Canadian disclosure requirements are such that an activist investor does not necessarily have to disclose its ownership position until it reaches 10 percent, whereas in the U.S. the threshold is 5 percent.

Zachary George is a co-founder and portfolio manager of FrontFour Capital, a value-oriented, event-driven hedge fund manager. George has spent more than a decade evaluating catalyst based investment opportunities across the capital structure of small and mid-cap North American companies and has successfully invested in both passive and activist opportunities. George has worked in a management capacity and with numerous corporate boards to turnaround operations, effect corporate action, and implement governance policies in order to maximize shareholder value.

Christopher P. Skroupa: Are there any differences between how proxy fights are held in the U.S. versus Canada? If so, what are the differences?

Zachary George: The largest differences between the two countries are based on securities laws, not necessarily the mechanics of how a proxy fight is held. There are two main differences which are worth noting. First, activist investors in Canada benefit from the general ability to requisition a special meeting of shareholders if they own a 5 percent stake resulting in flexible timing for the initiation of corporate change. In addition, Canadian disclosure requirements are such that an activist investor does not necessarily have to disclose its ownership position until it reaches 10 percent, whereas in the U.S. the threshold is 5 percent.   

Skroupa: In the context of replacing a board member, how often does a proxy fight escalate beyond a pre-replacement settlement in Canada?

George: Our team ran approximately 20 campaigns over the last decade. Approximately half of our campaigns resulted in settlements averting a distracting and expensive proxy contest that runs right to the shareholder meeting date. In fact, we are currently engaged in private dialogue with multiple boards in regards to their go-forward composition, and the potential replacement of board members.

Skroupa: Has the U.S. market affected proxy fights in Canada, and if so, how?

George: The U.S. market has affected proxy fights in Canada in a number of direct and indirect ways. From an investor standpoint, the proliferation of activist investors of all stripes in the U.S. has naturally resulted in this group of investors looking north of the border for differentiated investment opportunities. We work with a number of Canadian legal and financial advisors who frequently comment that there are only a handful of domestic Canadian activists that sustained any track record beyond a few campaigns or special situations. Much of their business on this front is driven by U.S. based funds and investment groups.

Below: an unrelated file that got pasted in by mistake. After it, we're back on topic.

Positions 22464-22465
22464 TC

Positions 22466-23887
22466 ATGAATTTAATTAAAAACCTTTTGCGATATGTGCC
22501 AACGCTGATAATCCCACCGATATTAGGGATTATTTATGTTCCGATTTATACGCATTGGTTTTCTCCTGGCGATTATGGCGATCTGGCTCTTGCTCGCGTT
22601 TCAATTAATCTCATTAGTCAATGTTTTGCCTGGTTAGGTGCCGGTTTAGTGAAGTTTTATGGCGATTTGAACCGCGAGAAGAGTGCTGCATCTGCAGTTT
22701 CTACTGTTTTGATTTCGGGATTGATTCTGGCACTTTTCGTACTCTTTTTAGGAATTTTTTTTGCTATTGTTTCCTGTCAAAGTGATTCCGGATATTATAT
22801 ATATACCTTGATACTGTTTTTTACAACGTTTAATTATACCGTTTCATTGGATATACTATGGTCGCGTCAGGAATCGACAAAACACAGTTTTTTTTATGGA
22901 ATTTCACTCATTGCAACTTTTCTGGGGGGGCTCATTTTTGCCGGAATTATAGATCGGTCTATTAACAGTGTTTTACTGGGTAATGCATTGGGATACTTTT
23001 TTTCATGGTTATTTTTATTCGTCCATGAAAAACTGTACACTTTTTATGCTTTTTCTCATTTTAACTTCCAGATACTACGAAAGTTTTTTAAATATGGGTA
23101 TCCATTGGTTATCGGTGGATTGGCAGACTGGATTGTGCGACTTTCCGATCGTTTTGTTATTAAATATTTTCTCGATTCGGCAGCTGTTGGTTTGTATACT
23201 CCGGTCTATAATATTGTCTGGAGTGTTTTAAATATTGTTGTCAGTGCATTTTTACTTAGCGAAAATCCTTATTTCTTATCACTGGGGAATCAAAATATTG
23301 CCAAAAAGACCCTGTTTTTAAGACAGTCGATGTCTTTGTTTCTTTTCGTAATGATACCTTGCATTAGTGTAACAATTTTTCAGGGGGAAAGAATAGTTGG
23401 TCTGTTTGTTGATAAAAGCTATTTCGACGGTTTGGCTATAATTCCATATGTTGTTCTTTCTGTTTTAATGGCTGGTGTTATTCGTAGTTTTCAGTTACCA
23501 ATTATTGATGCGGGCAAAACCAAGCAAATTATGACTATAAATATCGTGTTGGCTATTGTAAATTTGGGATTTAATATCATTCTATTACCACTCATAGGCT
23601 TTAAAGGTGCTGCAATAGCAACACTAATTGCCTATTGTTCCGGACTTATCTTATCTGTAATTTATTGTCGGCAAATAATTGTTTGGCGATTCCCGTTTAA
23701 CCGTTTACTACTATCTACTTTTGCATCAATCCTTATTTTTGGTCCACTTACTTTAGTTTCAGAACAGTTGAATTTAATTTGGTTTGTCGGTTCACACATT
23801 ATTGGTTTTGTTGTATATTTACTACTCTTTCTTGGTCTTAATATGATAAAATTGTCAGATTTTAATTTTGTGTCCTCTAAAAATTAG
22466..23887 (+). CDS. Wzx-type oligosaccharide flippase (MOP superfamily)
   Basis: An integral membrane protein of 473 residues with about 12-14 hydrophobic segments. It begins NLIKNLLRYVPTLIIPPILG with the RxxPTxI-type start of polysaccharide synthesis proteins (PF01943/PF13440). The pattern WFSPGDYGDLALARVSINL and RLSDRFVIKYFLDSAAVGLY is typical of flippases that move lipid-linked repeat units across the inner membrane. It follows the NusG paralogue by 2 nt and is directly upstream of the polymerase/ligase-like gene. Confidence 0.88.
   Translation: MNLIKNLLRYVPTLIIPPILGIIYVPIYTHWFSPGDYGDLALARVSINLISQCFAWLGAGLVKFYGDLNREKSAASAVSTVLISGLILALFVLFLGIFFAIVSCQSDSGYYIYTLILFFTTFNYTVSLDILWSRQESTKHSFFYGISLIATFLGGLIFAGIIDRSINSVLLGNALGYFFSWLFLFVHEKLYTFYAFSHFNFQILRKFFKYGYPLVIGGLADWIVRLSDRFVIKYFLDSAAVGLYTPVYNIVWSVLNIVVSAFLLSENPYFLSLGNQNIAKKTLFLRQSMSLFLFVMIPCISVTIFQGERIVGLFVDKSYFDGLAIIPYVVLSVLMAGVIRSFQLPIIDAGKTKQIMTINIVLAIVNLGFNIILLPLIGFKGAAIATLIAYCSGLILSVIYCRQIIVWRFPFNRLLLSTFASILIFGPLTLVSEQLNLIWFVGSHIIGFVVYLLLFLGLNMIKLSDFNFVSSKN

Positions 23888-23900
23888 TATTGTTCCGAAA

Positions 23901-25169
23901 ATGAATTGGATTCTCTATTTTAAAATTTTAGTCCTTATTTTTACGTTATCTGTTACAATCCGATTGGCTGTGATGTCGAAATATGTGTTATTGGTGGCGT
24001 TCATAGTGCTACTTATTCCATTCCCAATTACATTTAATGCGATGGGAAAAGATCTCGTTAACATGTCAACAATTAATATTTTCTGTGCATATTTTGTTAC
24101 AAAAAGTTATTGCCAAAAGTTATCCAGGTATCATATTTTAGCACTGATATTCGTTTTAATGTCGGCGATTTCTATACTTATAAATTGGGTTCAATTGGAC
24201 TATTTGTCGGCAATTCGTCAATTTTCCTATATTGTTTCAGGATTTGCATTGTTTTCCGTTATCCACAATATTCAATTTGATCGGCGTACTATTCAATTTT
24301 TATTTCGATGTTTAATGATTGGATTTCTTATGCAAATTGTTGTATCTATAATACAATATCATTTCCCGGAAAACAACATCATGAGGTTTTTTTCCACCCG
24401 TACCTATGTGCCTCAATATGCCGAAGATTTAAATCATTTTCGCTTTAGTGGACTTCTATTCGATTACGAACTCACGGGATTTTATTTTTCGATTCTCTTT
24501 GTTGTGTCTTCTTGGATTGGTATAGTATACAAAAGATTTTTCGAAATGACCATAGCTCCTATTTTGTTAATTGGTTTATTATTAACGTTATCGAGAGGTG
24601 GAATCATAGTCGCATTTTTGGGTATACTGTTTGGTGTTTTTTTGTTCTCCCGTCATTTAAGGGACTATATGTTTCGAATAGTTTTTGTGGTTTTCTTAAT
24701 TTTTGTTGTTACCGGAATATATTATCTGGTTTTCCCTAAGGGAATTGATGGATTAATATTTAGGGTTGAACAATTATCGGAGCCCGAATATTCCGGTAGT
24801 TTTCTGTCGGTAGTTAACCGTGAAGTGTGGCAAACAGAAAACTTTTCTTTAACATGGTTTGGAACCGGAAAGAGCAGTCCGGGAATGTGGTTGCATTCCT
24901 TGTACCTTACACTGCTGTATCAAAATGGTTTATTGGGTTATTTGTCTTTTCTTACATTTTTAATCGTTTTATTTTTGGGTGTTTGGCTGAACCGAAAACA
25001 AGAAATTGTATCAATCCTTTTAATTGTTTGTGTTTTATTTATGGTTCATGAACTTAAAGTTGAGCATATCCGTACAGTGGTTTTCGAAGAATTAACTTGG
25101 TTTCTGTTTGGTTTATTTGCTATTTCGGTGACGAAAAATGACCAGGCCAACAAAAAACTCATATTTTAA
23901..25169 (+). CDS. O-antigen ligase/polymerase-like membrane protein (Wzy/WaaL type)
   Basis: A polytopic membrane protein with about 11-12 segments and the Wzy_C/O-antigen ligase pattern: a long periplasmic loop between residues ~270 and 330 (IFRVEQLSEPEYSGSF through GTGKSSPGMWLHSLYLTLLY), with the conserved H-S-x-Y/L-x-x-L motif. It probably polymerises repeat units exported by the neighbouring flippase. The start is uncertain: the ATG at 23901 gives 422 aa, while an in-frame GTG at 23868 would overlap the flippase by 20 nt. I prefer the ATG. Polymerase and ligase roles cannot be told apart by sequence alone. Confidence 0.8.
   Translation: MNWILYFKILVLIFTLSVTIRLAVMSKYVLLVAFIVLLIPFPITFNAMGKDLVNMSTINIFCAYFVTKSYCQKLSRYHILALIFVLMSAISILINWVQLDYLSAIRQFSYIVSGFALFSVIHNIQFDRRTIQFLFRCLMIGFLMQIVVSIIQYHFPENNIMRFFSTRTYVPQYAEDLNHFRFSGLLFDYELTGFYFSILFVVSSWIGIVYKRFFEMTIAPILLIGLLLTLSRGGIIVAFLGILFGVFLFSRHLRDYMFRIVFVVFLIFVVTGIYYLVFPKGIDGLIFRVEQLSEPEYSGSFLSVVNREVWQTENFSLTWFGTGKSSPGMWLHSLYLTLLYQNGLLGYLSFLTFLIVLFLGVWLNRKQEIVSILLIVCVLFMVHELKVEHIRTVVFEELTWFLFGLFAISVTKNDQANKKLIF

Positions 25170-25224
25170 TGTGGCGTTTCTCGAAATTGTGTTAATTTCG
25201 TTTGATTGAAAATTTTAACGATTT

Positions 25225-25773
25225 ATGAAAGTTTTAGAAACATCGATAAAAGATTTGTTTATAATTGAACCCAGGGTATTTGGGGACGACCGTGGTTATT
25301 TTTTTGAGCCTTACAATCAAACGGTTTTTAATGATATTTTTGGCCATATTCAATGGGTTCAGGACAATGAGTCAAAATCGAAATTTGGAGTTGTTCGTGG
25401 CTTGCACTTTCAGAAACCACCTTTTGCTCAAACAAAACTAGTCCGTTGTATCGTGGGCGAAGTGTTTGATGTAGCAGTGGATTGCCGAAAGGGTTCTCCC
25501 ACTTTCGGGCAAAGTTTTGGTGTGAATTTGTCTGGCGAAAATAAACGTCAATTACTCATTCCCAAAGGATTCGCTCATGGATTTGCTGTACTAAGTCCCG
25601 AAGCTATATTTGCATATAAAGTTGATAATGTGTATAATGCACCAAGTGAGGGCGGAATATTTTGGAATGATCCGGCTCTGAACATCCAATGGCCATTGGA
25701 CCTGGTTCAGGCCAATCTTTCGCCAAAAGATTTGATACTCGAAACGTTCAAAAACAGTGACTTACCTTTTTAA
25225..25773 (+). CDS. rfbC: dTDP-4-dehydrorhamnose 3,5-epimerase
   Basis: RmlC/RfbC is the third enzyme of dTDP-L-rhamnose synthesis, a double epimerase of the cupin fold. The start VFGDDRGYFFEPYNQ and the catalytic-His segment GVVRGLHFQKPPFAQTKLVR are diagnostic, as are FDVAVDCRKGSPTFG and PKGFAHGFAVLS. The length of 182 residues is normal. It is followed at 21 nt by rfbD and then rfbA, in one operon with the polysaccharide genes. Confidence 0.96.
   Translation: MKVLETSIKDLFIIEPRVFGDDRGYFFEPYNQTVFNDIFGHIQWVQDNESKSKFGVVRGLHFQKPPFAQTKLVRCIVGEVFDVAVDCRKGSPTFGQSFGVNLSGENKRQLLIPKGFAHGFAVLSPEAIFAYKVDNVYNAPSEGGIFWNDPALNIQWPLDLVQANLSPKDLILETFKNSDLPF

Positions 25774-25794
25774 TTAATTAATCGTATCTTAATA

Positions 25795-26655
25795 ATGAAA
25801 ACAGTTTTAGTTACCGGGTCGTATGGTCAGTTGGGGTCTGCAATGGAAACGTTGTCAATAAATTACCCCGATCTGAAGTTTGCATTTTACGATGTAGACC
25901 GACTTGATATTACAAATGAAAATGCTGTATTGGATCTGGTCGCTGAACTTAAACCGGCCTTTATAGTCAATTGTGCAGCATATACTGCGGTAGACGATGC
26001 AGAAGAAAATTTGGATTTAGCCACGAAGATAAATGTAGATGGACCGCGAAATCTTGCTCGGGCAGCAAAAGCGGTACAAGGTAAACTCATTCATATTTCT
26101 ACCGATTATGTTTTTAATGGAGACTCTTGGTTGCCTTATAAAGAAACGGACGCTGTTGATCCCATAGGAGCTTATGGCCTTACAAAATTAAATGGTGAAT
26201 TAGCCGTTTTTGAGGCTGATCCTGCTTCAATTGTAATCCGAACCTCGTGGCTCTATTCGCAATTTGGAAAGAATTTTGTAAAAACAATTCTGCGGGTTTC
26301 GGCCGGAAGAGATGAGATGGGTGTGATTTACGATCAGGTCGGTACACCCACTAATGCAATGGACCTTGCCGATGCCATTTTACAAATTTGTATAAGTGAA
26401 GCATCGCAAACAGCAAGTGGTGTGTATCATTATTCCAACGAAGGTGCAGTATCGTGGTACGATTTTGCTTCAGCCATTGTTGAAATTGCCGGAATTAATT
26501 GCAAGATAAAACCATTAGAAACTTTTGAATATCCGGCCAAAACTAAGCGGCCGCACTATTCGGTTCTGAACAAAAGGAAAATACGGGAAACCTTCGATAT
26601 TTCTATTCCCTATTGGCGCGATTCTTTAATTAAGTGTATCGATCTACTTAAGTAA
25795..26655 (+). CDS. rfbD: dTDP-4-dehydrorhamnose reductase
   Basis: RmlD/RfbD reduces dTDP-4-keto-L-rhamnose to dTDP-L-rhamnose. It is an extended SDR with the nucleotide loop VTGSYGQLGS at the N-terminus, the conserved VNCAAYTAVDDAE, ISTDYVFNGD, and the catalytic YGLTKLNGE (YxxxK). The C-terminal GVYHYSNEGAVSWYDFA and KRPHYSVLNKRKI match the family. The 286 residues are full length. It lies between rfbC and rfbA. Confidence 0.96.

The less obvious, but no less material, impact the U.S. market has on proxy fights in Canada relates to the growth of low cost active and passive investment vehicles. U.S. based mutual funds, exchange-traded funds and other passive products have increasingly become significant owners of Canadian equities. With a few exceptions, these groups tend to vote in line with ISS and Glass Lewis recommendations. The importance of the recommendations of shareholder advisory firms grows significantly as the collective ownership of Canadian companies by this group of investors increases.

This dynamic has reduced the occurrence of majority change on corporate boards. Furthermore, the dynamic placed increased pressure on activist shareholders to establish a case for change and clearly articulate compelling corporate strategies and governance improvements, which will create sustainable value.

Skroupa: Looking ahead as 2018 unfolds, how do you perceive shareholder engagements changing?

George: While I don’t foresee radical differences coming to proxy fights in 2018, I do expect a continued evolution in the sophistication of both activist campaigns and corporate defense strategies. The best defense will continue to be good performance. We’re expecting increased shareholder engagement and self-awareness among boards that are eager to adopt best practices from a governance perspective. In 2018, we should also continue to see an increase in diversity on boards. Qualified women will play a huge role in this change going forward and are a major focus for activist investors and nominating committees alike.

Zachary George will be speaking in a panel entitled: How to Engage with an Activist: Keeping a Proxy Fight from Evolving or Devolving in London, England on February 6 at the Shareholder Engagement & Communication conference.

Originally published on More articles by Christopher Skroupa on his Forbes column.